Wednesday, January 23, 2013
As usual, UCLA-Arizona is 'must-win' game
By Peter Yoon
LOS ANGELES -- It's rivalry week for the UCLA and Arizona basketball teams.
No offense to USC and Arizona State, but when it comes to the hardwood, these teams have only one Pac-12 Conference rival: each other.
They are far and away the two most accomplished teams in the Pac-12, and it's a special affair every time they meet. Thursday's matchup in Tucson will be no exception, as the two teams picked as preseason favorites for the conference title will lock horns in an ESPN2 game to keep from falling too far out of that race.
The preseason national rankings had Arizona at No. 12 and UCLA at No. 13. The Bruins have since dropped from the rankings, but the game is still important now that the Bruins (15-4 overall, 5-1 Pac-12 ) and No. 6 Wildcats (16-1, 4-1) each have losses to conference-leading Oregon (16-2, 5-0) and neither gets another shot at the Ducks.
That means the loser of this game will fall two games behind Oregon, and, silly as it might seem to say this early in the conference race, two games might be too much to overcome in the race for the regular-season conference title because it’s difficult to find two losses on Oregon’s remaining schedule.
“We’ve got to get this one,” forward Travis Wear said. “This is really must-win for us. After losing to Oregon we really need to bounce back. ... I think we’re all feeling that way with Oregon not having to play Arizona or us again.”
It’s only fitting the game between these teams has some stakes. It often does, as they have finished 1-2 in the conference six times, most recently in 2010-11. These are by far the two most accomplished teams in the Pac-12 with a combined 22 conference titles in the 33 years that both have been members of the same conference.
They have nine Final Four appearances, five national title game appearances and two national championships between them during that span. Stanford, in 1998, is the only other conference team during that span to make a Final Four. Utah also made the Final Four in 1998 but was not in the Pac-12/10 at the time.
“It’s a great rivalry,” UCLA coach Ben Howland said. “You had Lute Olson there so many years who did such a wonderful job, and he really built that program into a national power. UCLA has been a national power since the days of John Wooden. Obviously when you have two real good programs playing each other every year twice, there’s going to be a rivalry.”
Other than during the 2010-11 season, however, there hasn’t been much on the line between the teams in recent years. For most of this century, one team or the other has had a down period, and sometimes both. The last time both teams finished in the final top 25 was 2001, but there is a chance that could happen again with Arizona entrenched at No. 6 and UCLA teetering just outside the rankings.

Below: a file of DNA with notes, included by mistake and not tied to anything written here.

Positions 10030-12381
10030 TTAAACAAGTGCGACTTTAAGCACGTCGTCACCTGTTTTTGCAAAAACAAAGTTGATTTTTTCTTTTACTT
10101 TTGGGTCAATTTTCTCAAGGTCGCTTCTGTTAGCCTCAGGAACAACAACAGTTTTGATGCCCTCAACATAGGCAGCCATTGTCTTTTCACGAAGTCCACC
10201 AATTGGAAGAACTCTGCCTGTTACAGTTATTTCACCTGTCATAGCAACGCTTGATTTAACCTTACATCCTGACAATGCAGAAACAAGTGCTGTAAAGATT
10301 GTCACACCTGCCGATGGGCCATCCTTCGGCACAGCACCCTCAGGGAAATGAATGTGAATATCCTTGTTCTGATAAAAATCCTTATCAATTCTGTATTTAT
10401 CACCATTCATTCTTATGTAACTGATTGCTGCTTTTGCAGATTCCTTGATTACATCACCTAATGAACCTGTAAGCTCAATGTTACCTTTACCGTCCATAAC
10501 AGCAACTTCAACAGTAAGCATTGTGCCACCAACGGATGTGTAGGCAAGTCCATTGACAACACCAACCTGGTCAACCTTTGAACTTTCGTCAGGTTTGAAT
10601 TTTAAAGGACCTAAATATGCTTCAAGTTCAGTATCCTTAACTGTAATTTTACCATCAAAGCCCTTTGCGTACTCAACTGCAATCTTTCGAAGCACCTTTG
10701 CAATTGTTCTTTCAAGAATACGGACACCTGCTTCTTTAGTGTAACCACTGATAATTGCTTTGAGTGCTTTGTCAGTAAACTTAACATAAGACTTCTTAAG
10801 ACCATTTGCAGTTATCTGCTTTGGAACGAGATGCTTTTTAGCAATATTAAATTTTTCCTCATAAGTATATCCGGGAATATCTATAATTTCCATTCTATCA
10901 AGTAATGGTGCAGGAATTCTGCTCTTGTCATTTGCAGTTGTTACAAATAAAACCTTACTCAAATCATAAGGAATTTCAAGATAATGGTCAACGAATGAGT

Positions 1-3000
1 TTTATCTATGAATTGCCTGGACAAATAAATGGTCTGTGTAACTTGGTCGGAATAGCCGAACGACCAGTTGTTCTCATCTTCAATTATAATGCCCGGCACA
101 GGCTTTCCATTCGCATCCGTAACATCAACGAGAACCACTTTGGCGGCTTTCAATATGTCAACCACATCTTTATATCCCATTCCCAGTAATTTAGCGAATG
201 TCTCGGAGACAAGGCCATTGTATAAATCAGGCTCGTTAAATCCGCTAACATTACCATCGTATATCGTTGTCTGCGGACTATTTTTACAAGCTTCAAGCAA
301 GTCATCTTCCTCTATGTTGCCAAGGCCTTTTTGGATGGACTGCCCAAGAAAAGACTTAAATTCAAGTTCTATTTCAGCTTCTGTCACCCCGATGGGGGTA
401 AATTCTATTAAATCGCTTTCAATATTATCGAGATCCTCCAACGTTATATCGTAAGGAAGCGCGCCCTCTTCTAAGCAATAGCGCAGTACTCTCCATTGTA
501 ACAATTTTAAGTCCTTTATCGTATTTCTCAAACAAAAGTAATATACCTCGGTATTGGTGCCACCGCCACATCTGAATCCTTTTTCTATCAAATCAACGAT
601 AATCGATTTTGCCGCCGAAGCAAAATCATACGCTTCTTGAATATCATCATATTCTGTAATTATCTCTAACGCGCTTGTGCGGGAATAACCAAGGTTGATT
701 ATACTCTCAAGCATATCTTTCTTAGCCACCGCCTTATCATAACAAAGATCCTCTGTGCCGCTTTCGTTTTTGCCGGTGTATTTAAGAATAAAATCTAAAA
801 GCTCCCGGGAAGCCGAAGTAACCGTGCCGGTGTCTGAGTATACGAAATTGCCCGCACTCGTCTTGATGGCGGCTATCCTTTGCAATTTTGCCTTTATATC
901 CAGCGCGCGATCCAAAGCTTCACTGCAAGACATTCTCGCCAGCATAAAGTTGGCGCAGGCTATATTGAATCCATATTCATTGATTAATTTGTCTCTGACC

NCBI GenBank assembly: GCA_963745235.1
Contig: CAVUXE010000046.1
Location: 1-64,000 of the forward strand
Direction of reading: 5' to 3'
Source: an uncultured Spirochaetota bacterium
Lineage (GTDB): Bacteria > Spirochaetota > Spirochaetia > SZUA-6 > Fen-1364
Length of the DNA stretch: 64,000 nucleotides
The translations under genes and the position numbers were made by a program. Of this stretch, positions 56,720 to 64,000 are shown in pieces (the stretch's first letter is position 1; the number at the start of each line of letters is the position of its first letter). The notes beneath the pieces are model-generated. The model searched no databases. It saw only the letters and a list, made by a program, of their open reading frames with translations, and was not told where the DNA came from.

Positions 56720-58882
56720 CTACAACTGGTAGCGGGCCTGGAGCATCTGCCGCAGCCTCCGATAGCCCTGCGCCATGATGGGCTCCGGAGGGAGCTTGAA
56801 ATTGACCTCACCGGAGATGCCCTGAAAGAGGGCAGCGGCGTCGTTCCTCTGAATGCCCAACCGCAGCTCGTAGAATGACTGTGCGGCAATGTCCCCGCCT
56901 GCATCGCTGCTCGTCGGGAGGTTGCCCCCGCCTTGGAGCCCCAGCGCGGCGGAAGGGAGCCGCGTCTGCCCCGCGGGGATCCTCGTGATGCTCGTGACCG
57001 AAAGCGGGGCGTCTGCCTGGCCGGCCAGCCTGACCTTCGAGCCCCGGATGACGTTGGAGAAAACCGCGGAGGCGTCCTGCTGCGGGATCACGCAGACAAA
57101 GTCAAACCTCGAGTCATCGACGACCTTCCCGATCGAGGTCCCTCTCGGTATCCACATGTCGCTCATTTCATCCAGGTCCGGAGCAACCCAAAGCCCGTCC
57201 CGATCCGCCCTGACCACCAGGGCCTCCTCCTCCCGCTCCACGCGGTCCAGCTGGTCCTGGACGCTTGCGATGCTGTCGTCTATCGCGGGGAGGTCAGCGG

"Obviously they've always been a great team, and this year especially they're really, really good,” forward David Wear said. "I think everyone is excited just because of the hype about these two teams before the season started. I think we were always looking forward to this conference game."
Travis Wear said the rivalry "rivals that of or maybe is even more intense than a UCLA-USC game." The Wildcats are asking fans to wear all white. And the McKale Center is already one of the most difficult places to play in the conference. Arizona is 9-0 at home this season and has outscored opponents by an average of 15.7 points in those games. UCLA hasn’t won in Tucson since 2008.
“This is by far going to be the most hostile environment we’ve been in all year,” Travis Wear said. “It’s going to be a sell-out game. The fans are going to be ruthless. ... It’s going to be a crazy game. It’s just going to be loud.”
UCLA leading scorer Shabazz Muhammad acknowledged this week that the Bruins might have been looking past Oregon on Saturday, when the Ducks defeated UCLA 76-67 at Pauley Pavilion. That loss ended a 10-game win streak for UCLA.
“We took that game for granted,” Muhammad said. “Oregon wanted it more. Oregon had the bigger ranking than we did, and we thought we were the biggest man on campus and we would just walk through them and we got lost.”
There will be no looking past Arizona, however.
“It’s a very good rivalry,” Muhammad said. “I can’t wait to get down there to Arizona. I know it’s a tough atmosphere. It’s going to test my ability to compete and see what happens. ... We’ve got to win this game no questions asked, especially since we lost against Oregon when we thought we were going to win. So we have to come in there and win this game.”
Such is the mindset you have to have during rivalry week.